ORAL HEALTH EVIDENCE-BASED PRACTICE PROGRAM
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Title The Anticariogenic Benefit of Topical Ozone as a Management Technique for Active Carious Lesions Has Not Been Demonstrated
Clinical Question In patients with non-cavitated carious lesions, does the application of ozone to the surface of the carious lesions lead to a regression of the caries when compared to a placebo treatment?
Clinical Bottom Line The clinical use of ozone as an anticariogenic agent in non-cavitated lesions is unreliable based on current research. The lack of efficacy is supported by a systematic review of three randomized control trials. The use of ozone showed similar results to the placebo treatment.
Best Evidence (you may view more info by clicking on the PubMed ID link)
PubMed ID Author / Year Patient Group Study type
(level of evidence)
#1) 15266519Rickard/20043 studies with 137 patients Systematic review of non-randomized trials
Key resultsWhen measuring the effect of ozone on caries progression and recession, the results were inconsistent. The control groups and treatment groups showed a similar rate of progression and recession. The high risk of bias and lack of consistency in outcomes across studies provides no reliable evidence for the efficacy of ozone as an anticariogenic agent.
Evidence Search "ozone treatment of caries"
Comments on
The Evidence
This study consisted of random control trials with similar groups at the start, and each member of that group was treated the same. These were blind studies with adequate compliance from patients. The studies had less than an 80% compliance rate, and the risk for bias in each of the studies appeared high.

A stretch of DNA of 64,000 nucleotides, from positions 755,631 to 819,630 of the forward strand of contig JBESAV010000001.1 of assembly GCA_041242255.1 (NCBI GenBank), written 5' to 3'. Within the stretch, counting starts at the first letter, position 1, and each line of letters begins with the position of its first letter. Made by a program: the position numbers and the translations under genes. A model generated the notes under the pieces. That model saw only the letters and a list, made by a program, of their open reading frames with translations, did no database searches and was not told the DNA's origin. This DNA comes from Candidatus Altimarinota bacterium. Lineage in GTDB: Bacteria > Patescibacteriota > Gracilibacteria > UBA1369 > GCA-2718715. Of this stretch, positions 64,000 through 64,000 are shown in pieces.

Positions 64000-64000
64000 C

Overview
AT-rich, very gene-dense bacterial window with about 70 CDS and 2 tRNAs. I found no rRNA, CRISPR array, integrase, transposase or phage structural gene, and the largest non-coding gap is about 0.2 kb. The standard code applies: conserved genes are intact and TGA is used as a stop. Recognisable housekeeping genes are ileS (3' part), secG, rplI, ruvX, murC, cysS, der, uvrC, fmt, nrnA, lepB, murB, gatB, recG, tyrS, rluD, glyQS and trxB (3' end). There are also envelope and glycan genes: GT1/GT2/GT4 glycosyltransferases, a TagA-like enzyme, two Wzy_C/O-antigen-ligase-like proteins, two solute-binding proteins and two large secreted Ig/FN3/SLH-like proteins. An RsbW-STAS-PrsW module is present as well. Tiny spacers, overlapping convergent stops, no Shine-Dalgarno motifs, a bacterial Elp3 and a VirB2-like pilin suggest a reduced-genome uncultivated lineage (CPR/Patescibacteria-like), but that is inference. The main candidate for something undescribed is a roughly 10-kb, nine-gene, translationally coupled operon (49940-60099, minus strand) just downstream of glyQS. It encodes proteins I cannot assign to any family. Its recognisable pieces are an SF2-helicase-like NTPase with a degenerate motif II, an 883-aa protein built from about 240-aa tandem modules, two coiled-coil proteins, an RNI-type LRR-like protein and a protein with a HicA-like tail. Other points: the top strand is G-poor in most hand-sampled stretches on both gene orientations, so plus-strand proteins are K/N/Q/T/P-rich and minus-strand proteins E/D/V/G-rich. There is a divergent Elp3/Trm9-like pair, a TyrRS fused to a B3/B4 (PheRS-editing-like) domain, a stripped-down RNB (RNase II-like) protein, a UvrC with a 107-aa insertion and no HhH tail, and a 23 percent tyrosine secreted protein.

Applicability The patients involved in the studies were a good representation of patients in a general-dentistry setting, and the treatment is feasible in such a clinical setting. There was a low risk of harm to the patients, but the patient’s expectations were not met, and the efficacy of the treatment was not established.
Specialty/Discipline (General Dentistry)
Keywords ozone, caries
ID# 2877
Date of submission: 04/01/2015spacer
E-mail chaneya@livemail.uthscsa.edu
Author Andrew Chaney
Co-author(s)
Co-author(s) e-mail
Faculty mentor/Co-author William Pierpont, DDS
Faculty mentor/Co-author e-mail Pierpont@uthscsa.edu
Basic Science Rationale
(Mechanisms that may account for and/or explain the clinical question, i.e. is the answer to the clinical question consistent with basic biological, physical and/or behavioral science principles, laws and research?)
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None available
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Comments on the CAT
(FOR PRACTICING DENTISTS' and/or FACULTY COMMENTS ON PUBLISHED CATs)
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